We drove through the countryside where the abject poverty of being one of the UN designated ‘least developed nations’ was abundantly clear. Children not in school, raggedy clothes, people with no shoes, beggars, beat up cars, tonnes of unsafe looking overhead powerlines, trash just everywhere, houses with plastic for windows, a layer of dust dirt and filth over everything. To me, it felt like a cross between the outskirts of Fez, Ankara and Quetta, thought unlike Pakistan, people were smiling and the children were waving.

Before I knew it, just like in Pakistan the sharp contrast between the ‘haves’ and the ‘have nots’ came into sharp focus as we neared the hotel where I would be staying the night and where I would meet the guide that afternoon.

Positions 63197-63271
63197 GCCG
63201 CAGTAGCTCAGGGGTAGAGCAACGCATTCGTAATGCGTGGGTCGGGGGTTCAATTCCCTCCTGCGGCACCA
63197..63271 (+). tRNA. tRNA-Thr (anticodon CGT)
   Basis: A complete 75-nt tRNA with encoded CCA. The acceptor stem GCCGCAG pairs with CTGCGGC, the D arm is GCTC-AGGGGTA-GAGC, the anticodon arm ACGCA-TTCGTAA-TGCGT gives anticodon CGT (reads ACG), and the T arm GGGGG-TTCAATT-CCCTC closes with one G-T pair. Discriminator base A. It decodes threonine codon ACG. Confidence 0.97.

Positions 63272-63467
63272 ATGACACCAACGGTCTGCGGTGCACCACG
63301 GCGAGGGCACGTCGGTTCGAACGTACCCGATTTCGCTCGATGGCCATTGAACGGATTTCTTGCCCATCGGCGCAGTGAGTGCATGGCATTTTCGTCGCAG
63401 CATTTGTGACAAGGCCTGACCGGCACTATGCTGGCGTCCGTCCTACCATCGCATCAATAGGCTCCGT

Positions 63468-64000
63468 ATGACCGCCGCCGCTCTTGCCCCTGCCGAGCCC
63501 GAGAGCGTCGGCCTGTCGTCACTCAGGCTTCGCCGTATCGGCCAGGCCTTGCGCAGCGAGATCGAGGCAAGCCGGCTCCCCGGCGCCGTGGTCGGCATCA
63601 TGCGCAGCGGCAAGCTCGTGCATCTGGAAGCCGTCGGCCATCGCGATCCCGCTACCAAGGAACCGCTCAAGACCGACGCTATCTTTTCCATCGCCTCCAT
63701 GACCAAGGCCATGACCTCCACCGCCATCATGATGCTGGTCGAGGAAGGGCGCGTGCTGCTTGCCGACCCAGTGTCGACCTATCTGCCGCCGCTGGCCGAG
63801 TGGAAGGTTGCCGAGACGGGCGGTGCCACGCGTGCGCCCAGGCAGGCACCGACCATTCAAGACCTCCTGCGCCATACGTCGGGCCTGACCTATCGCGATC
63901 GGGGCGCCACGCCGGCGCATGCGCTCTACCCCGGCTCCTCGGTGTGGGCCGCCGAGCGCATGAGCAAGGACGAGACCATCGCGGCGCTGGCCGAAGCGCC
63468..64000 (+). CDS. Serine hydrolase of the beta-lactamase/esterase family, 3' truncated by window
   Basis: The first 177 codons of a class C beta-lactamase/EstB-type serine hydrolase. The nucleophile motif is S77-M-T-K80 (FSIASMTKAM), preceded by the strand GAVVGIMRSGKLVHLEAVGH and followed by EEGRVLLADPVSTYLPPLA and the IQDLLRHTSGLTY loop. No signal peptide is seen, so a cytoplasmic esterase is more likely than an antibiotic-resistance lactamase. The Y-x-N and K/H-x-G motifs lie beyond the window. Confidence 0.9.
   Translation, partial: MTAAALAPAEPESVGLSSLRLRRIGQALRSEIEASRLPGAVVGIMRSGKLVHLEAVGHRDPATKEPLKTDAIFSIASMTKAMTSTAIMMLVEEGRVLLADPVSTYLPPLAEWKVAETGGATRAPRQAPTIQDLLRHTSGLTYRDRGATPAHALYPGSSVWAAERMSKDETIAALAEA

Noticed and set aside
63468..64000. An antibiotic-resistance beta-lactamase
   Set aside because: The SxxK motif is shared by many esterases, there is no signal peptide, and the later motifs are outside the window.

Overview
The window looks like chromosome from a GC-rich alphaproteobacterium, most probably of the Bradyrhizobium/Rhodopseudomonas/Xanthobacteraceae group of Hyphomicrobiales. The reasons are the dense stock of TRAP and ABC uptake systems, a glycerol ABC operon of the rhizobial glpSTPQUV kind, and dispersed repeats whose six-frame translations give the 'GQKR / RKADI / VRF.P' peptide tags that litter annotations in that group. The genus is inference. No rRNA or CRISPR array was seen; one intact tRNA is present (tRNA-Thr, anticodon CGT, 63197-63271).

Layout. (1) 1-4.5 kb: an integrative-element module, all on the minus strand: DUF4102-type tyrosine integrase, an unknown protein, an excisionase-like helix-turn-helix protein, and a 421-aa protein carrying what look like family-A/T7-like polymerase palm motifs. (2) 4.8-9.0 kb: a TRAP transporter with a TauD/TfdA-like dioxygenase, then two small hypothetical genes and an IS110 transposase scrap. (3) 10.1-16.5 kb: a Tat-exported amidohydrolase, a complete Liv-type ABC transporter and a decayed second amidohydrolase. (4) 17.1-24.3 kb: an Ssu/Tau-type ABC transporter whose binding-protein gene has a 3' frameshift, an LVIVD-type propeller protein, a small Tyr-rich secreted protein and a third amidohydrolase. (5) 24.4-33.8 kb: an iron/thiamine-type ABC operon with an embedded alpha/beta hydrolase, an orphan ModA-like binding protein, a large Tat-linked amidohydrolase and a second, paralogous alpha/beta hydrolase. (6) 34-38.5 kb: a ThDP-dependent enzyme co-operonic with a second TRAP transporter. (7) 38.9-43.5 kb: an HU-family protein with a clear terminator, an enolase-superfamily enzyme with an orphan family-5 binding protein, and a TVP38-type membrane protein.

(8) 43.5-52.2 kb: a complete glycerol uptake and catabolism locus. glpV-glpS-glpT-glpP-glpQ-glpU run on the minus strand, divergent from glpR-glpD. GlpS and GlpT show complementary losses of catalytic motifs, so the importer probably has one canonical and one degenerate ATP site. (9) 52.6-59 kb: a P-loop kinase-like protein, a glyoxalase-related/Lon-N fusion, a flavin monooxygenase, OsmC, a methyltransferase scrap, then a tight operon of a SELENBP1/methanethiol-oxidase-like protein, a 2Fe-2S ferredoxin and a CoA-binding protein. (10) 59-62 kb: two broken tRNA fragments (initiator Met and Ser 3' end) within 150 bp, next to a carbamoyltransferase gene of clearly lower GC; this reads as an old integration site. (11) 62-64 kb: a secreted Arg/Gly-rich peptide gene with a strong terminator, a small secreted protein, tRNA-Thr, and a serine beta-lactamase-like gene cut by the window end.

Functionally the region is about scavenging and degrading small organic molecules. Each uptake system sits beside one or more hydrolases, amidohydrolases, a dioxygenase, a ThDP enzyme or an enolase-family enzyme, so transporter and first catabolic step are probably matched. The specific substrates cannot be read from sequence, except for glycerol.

Phew! Managed to make it here safely, and had a couple of hours to chill before meeting the (OMG I hope he speaks English!) guide in the lobby that afternoon. Quick shower and kersplatt!

Met Long, my guide for the next couple of days in the lobby and I was so relieved to find out his English was strong. Now this is going to sound a bit weird considering how far I’ve come and how many people I’ve been handed off though – this, is when I was supposed to pay for all these providers! When I booked all this, though a Cambodian travel company, I tried to pay for it through PayPal and the payment wouldn’t go through. I contacted them to let them know their PayPal links were failing and I was told that ‘PayPal is not currently allowed in Cambodia, and you can pay when you get here.’ Now I took that to mean, when I was collected in Bangkok, but apparently it meant when I met the guide in Siem Reap. Additionally, I was told that I could pay by credit card when I got there… but what they meant was, there was an ATM that I could get a cash advance from! Urgh – I could feel the incoming sandy lube exchange rates from a hotel ATM a mile away. Oh well, it is what it is at this point.